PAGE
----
But that’s not to say we’re wild or flagrantly spontaneous. As a companion to this desire for ‘liberty’, FI-seekers also have a strong river of analysis and science coursing through their veins. We’re measured, considered open-book libertarians, not afraid to ask questions or push the boundaries, but often do so after much research and within our quiet realms of self-knowing.
I have found that many FI-seekers have very specific moral standards. They may not jump up and down and scream about it, demanding others live by these same measures – quite the contrary, in fact; FI-seekers are generally more concerned with how they and their immediate circle behave – but they believe vehemently in respect. It is morally important to FI-seekers that they show respect to others and trust others to display the same level of respect in return.
On a macro level, we hope and dream that the world can one day embrace greater levels of moral decency and do away with the greed, hate and anger that’s chewing it up.
While those lofty global aspirations are held dear in our heart, they are not as dear to us as our immediate family and network of close friends. Because we appreciate the importance of high-quality time, we want to spend that time with those closest to us, the ones we love the most. We cherish and protect our family at all costs. We create an environment of warmth, sharing and support.
FI-seekers don’t tow the line. We don’t simply take what we’re given in life, say thanks and move on. We want more. And to look for more, to swim against the tide, you need bravery. We never say never, we experiment and try new things, we ask searching questions, we call time on bluff talk, we don’t take ‘no’ for an answer, and we will take (considered) risks as we strive for a new, better way of being.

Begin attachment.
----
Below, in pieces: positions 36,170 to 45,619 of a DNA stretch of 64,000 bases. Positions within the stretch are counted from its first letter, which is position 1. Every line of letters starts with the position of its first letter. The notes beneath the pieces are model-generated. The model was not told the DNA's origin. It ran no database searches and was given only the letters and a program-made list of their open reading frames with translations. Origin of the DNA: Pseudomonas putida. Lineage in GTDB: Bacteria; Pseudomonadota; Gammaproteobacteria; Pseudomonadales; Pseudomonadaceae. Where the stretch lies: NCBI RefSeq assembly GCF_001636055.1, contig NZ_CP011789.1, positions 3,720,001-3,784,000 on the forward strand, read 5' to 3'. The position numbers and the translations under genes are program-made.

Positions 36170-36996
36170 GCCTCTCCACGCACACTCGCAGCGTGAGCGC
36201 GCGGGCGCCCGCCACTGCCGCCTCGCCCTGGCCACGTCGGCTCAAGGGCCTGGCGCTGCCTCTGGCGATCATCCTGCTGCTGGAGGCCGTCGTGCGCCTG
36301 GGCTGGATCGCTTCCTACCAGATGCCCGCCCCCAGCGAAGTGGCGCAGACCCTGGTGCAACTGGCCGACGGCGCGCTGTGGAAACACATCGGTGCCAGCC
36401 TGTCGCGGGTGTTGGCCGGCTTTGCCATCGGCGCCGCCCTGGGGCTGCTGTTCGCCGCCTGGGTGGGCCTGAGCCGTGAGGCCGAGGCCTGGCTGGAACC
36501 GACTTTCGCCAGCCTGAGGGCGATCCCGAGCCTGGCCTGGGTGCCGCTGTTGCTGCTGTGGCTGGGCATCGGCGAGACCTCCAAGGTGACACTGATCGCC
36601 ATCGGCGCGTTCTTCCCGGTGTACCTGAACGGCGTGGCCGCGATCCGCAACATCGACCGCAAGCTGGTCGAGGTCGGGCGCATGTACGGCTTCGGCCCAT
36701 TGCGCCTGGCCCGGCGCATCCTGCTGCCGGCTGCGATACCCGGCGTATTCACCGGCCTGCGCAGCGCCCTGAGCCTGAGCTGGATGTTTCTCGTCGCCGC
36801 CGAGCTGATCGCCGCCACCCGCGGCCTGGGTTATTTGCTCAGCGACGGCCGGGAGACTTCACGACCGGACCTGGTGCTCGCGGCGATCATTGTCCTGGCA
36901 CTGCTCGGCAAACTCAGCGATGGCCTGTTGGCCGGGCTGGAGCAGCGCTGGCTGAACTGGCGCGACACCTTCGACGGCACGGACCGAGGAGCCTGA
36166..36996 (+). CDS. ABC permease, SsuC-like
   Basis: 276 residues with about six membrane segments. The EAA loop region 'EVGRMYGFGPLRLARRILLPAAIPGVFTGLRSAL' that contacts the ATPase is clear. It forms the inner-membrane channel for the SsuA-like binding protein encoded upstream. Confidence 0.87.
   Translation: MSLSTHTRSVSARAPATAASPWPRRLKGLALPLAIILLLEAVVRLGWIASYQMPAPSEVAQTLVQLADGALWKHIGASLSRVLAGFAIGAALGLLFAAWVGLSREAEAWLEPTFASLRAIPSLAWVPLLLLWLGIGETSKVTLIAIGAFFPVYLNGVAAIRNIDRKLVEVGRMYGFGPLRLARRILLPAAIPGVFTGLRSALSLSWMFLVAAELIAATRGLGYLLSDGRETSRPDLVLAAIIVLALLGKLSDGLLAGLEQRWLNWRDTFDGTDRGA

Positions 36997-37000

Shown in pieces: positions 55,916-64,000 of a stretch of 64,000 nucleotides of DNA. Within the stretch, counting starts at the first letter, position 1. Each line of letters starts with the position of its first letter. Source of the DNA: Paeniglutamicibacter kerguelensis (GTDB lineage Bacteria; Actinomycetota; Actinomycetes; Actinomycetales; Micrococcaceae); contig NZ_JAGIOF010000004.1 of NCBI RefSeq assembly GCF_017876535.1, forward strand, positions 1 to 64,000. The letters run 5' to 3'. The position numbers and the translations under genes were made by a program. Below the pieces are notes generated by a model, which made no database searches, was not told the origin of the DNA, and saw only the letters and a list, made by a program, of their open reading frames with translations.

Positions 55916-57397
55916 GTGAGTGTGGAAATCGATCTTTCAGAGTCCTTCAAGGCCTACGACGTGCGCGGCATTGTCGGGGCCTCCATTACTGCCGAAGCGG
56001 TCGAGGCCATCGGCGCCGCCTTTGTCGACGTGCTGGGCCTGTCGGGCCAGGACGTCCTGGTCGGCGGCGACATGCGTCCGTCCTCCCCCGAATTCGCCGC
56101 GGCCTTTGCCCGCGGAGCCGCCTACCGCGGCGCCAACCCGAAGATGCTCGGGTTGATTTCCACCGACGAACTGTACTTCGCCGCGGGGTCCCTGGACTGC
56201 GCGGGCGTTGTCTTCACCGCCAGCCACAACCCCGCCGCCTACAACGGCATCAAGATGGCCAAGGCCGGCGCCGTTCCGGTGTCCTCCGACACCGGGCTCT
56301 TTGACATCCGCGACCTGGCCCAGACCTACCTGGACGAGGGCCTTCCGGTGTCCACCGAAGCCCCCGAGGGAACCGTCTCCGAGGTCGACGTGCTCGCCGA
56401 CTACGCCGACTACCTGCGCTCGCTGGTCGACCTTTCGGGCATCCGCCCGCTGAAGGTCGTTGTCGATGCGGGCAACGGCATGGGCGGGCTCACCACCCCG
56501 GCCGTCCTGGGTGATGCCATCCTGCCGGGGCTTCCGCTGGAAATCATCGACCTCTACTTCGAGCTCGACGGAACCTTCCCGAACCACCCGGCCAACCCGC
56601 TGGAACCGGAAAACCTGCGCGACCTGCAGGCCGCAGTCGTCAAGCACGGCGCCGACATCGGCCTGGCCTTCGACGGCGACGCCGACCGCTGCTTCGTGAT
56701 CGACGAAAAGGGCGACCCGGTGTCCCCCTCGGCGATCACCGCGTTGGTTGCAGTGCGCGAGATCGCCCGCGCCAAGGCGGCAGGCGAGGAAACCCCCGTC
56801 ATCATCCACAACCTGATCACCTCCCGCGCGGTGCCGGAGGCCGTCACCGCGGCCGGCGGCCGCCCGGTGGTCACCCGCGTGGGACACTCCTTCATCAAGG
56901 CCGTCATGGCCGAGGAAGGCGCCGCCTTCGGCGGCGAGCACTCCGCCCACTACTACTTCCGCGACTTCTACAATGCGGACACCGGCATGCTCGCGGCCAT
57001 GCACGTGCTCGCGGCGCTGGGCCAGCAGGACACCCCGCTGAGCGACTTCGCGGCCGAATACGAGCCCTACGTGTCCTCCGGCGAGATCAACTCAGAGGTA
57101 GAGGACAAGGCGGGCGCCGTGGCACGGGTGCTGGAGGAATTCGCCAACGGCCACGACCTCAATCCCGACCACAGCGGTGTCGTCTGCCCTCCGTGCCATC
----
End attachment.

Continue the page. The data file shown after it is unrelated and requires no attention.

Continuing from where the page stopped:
The most important trait of all.
A few years ago, when I first became intrigued by the concept of early retirement, I found a very emotional attachment to some writers in the field. They inspired me. The book Your Money Or Your Life blew me away. I was hooked and excited about potentially making a significant life change, stepping off the traditional conveyor belt of work and taxes. At the start of that journey I was desperately looking for allies – a champion, a success story, a teacher. I was looking for more and more clues as to how I could unlock my own little life conundrum. I would latch on to any glimmer or comfort that I was doing the right thing. And I ended up feeling a real sense of fandom towards certain academics and bloggers.
But over time, this has waned. I’ve come to realise that, while I think we share many similar characteristics, the biggest and most important commonality among FI-seekers is, strangely enough, the fact we are all different. It’s our individuality and our spirit and determination for being unique that truly defines us. We have the verve to take the plunge and stick to our guns.
At the end of the day, we don’t need to follow others, or have heroes. We’re writing our own story, each and every one of us. Every day.